Last month Corteva hinted at a possible hit in demand for grains and oilseeds due to delays in planting soybean in China, Brazil, and other emerging producers, causing an 8% drop in its stocks.
Dry weather has been persistent in most growing regions of Brazil pushing out planting of soybeans as well as the usage of crop protection products. Brazil is the world’s top producer and exporter of the oilseed, relying on China as its biggest market for the produce. However, the Chinese market hasn’t been stable due to the ongoing months-long trade war between Washington and Beijing.
“Coupled with production disruptions and delays, recent softening in the Chinese economy, African swine fever and slower growth in other emerging markets are impacting the demand outlook for commodity grains and oilseeds,” chief executive officer James Collins said on a post-earnings call.
Corteva is a renowned American agricultural chemical and seed company that was the agricultural unit of DowDuPont prior to being spun off as an independent public company.
CEO Collins’s comment came after the firm reported a smaller-than-expected loss occasioned by the higher US seed sales following historic floods in the U.S. Midwest that caused a delay in the spring planting season.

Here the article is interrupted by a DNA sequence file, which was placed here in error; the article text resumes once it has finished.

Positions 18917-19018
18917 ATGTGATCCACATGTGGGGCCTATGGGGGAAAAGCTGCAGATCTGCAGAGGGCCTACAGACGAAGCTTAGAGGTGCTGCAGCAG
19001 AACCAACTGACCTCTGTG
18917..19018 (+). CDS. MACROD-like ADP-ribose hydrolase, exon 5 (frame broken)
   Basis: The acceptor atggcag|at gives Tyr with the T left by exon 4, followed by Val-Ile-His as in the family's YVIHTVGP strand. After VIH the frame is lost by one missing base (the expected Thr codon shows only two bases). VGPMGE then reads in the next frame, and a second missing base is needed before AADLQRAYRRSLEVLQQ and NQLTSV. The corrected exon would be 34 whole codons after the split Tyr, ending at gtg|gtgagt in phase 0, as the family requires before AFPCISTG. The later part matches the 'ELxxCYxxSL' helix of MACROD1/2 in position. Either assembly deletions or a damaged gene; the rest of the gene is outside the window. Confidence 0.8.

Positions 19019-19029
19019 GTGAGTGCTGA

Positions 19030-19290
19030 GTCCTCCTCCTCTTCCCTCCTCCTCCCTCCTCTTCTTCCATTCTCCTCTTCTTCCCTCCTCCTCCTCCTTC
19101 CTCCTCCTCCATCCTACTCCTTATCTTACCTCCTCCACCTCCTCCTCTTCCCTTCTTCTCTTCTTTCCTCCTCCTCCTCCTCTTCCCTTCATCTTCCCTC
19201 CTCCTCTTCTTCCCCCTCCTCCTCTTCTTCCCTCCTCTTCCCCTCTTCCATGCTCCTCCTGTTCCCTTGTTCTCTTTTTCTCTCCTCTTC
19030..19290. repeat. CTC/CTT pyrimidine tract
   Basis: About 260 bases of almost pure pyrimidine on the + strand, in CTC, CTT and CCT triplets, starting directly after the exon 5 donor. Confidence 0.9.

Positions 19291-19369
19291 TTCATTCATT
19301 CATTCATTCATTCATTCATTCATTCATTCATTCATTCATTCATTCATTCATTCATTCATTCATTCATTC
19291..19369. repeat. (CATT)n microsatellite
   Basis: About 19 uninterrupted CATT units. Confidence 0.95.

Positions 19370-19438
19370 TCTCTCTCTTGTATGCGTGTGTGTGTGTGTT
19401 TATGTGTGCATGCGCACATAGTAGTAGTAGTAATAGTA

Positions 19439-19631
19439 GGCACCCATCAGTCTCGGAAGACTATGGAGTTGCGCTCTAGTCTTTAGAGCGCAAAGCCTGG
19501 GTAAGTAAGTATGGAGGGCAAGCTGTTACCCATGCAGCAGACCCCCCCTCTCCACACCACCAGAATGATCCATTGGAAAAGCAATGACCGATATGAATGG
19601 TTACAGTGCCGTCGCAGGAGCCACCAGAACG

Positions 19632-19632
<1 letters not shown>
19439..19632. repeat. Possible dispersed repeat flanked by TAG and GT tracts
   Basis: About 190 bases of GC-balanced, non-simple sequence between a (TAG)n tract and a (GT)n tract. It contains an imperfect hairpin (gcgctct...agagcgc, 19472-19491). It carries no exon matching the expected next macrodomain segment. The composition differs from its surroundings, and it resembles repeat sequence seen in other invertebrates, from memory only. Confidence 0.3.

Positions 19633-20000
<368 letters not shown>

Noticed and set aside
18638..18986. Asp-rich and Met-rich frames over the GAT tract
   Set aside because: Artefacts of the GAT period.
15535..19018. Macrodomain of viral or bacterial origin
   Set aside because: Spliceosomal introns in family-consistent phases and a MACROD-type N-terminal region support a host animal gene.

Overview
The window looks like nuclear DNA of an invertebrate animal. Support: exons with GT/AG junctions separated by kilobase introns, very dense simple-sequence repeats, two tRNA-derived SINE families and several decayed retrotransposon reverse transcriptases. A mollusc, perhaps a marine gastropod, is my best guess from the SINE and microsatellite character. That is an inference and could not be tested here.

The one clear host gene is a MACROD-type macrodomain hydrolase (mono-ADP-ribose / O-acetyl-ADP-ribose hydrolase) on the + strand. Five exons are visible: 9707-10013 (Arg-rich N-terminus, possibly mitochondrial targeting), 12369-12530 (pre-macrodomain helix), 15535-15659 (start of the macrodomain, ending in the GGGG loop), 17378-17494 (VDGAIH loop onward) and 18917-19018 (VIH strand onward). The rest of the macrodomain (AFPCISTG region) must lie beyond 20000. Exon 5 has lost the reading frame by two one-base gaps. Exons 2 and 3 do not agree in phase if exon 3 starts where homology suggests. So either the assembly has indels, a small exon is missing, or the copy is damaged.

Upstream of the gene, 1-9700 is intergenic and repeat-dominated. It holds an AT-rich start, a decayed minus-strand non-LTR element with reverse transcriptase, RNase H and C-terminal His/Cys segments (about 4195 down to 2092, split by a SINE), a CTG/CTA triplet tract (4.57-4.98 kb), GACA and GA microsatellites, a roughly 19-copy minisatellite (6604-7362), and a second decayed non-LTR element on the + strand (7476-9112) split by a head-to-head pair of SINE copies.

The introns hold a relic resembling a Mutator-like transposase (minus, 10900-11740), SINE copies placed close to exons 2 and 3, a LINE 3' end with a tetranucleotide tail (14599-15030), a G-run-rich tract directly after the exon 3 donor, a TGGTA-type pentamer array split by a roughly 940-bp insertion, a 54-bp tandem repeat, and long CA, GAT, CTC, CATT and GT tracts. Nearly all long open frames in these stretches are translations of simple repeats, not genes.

The company also confirmed that it would not be able to attain its projected profit of US$1.9 billion to $2.05 billion mainly because of weaker Brazilian Real.
Corteva, previously DowDuPont’s agricultural unit, also reported that it had tightened its operating earnings per share forecast from an initial $1.06 to $1.31 estimate to between $1.20 and $1.26.
In the third quarter ended September, Corteva’s attributable Net Loss fell 66% per share to $494 million from the previous year’s quarter three $6.83 per share or $5.12 billion. The company incurred a $4.5 billion goodwill impairment charge in 2018, ending up reporting billions in Net Loss.
According to Refinitiv IBES, without items, the company posted a loss amounting to 39 cents per share, down from the analysts’ estimate of 46 cents.
The company also reported a 2% drop in its net sales to $1.91 billion, largely due to a weaker euro and Brazilian Real, even as organic sales remained flat. The revenue came 4.5% short of analysts’ $2 billion prediction.
In general, volumes rose 3% while local prices fell 3% in quarter three.
Corteva is said to be preparing the ground for a $145-million investment in its Michigan plant to boost its overall production capacity.